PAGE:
Continue reading… “The most powerful passports in the world in 2020, ranked”

Five principles for thinking like a futurist


Thinking about the future allows us to imagine what kind of future we want to live in and how we can get there.

In 2018 we celebrated the fifty-year anniversary of the founding of the Institute for the Future (IFTF). No other futures organization has survived for this long; we’ve actually survived our own forecasts! In these five decades we learned a lot, and we still believe—even more strongly than before—that systematic thinking about the future is absolutely essential for helping people make better choices today, whether you are an individual or a member of an educational institution or government organization. We view short-termism as the greatest threat not only to organizations but to society as a whole.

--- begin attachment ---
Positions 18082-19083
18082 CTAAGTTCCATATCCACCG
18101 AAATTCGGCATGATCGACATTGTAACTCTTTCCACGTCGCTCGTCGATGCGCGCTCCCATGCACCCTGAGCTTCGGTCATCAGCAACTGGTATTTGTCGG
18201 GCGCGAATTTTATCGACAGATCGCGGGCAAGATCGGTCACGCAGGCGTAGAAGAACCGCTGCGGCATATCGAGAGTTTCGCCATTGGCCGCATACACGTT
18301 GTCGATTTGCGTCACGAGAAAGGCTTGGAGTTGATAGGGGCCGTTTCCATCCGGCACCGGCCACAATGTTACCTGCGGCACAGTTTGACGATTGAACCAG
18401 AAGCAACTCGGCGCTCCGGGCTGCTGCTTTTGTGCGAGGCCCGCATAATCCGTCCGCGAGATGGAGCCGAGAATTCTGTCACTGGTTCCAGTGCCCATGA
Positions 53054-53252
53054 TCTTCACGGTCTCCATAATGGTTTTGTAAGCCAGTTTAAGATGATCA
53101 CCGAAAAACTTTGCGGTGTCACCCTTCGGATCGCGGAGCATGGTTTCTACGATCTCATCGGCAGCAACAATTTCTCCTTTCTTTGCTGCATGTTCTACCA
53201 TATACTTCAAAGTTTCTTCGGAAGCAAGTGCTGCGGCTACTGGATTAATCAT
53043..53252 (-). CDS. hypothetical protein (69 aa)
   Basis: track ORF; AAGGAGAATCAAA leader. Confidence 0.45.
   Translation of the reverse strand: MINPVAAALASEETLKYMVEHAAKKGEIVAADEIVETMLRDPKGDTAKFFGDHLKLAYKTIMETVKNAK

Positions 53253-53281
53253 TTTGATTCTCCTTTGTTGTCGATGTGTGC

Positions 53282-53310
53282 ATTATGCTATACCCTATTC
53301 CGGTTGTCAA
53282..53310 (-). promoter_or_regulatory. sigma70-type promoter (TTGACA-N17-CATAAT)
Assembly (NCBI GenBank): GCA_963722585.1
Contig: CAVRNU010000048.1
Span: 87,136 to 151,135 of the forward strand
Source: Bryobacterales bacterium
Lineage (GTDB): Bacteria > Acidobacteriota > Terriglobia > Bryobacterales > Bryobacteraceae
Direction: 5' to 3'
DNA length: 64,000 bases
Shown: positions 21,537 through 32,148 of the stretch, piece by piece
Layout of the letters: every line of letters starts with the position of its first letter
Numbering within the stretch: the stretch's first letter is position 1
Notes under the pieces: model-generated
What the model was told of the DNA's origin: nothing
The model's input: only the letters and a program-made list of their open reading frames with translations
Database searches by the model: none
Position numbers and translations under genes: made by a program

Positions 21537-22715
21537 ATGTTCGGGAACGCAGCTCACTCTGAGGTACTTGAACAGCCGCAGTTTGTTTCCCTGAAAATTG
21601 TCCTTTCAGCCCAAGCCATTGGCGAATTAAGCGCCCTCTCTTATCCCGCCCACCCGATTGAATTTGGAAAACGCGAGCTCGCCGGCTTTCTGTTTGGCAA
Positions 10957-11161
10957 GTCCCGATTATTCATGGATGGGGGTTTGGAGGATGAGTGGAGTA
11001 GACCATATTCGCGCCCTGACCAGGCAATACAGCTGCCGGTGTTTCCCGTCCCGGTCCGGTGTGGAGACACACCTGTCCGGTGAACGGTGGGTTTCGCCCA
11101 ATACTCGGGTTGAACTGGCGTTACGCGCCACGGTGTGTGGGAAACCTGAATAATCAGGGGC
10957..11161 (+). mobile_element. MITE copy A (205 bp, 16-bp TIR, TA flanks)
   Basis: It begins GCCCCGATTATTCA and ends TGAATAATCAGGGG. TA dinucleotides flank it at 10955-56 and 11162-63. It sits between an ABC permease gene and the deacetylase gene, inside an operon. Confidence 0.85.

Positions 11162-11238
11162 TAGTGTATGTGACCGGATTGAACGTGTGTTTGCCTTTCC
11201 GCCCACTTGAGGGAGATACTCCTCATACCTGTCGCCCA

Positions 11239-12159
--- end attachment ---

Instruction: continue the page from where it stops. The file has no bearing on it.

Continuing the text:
Continue reading… “Five principles for thinking like a futurist”

Vast majority of UK adults ‘uncomfortable’ with delivery drivers entering their empty homes


Waitrose’s While You’re Away service allows delivery drivers to enter customer’s homes to unpack their shopping

The vast majority of UK adults are uncomfortable with the idea of delivery drivers entering their homes to drop off shopping while they’re out, new research has revealed.

Waitrose first trialled its While You’re Away delivery service in October 2018, which saw its shopping delivery drivers enter customers’ houses and put away their shopping in fridges and cupboards, thanks to a temporary access code linked to a home’s Yale smart lock.